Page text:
In the six weeks since cinematographer Halyna Hutchins was killed on the New Mexico set of “Rust,” the Santa Fe County Sheriff’s Office periodically released information gleaned from its criminal investigation into the fatal shooting. Details emerged from interviews with crew members, but the general public had yet to hear at length from the person who was actually holding the gun.
That changed Thursday night when ABC aired a prime-time special with Alec Baldwin – the actor’s first TV appearance since the gun went off in his hands on Oct. 21, killing Hutchins and wounding director Joel Souza. Speaking to ABC News’ George Stephanopoulos, Baldwin was highly emotional and often paused to collect himself. He refrained from sharing some details due to the ongoing investigation, but said he came “to say, I would go to any lengths to undo what happened.”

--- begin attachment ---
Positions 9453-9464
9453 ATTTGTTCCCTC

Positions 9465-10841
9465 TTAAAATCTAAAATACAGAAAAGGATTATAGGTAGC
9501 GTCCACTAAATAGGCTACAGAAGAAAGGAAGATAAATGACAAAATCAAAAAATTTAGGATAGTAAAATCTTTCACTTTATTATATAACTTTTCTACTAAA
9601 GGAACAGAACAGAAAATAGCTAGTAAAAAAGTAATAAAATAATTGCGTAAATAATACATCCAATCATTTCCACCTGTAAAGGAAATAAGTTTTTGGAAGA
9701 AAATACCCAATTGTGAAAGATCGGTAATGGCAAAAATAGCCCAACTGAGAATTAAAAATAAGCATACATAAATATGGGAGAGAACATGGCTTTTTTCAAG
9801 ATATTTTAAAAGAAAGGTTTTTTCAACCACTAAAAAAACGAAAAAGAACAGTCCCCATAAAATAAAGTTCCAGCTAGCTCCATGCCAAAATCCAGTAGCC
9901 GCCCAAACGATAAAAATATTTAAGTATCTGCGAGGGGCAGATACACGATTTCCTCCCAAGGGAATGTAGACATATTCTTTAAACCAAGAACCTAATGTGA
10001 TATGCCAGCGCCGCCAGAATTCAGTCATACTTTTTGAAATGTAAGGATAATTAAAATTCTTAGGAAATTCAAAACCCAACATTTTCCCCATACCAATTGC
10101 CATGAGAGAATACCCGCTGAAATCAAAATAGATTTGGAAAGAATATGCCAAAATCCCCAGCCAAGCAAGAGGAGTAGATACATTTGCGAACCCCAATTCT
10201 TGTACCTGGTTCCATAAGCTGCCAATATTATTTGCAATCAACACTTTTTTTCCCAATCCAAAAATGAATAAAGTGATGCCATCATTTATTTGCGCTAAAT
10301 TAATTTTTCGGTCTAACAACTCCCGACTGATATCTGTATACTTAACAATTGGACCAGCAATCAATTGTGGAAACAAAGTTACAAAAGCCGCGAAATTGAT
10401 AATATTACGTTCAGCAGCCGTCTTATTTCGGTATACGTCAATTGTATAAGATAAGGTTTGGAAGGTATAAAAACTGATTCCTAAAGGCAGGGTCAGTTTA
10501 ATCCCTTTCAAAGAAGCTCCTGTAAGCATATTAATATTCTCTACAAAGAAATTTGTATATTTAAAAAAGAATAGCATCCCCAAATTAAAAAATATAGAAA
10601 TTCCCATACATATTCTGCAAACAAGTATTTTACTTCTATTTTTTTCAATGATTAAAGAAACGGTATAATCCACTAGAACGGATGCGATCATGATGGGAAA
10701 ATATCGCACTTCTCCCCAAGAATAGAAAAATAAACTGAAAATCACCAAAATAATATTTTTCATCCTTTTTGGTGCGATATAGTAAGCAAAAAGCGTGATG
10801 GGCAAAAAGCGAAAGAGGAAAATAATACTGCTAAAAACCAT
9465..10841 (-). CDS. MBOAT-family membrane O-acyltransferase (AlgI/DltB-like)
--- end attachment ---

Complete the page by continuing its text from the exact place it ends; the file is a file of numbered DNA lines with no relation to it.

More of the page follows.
Here are eight major takeaways from the interview, which is also set to stream on Hulu.
Baldwin said he wasn’t involved in hiring crew members
Honest to God, if I felt I was responsible, I might have killed myself
Baldwin was sitting on a wooden pew inside a church building on Bonanza Creek Ranch near Santa Fe while he practiced cross-drawing his weapon for a scene from the western “Rust.” Hannah Gutierrez, the armorer in charge of handling firearms on set, had left a .45 Long Colt revolver on a cart outside the building, from where first assistant director Dave Halls retrieved it. He said, “Cold gun!” while handing it to Baldwin, indicating to the actor that it did not contain any live rounds.
Only, it did. In an interview with a detective from the Santa Fe Sheriff’s Office, Gutierrez said she had no idea how a live round wound up inside the revolver. Her attorneys, Jason Bowles and Robert Gorence, have stated that their client was stretched thin while working on the production due to having been hired for two separate roles: armorer and assistant props specialist.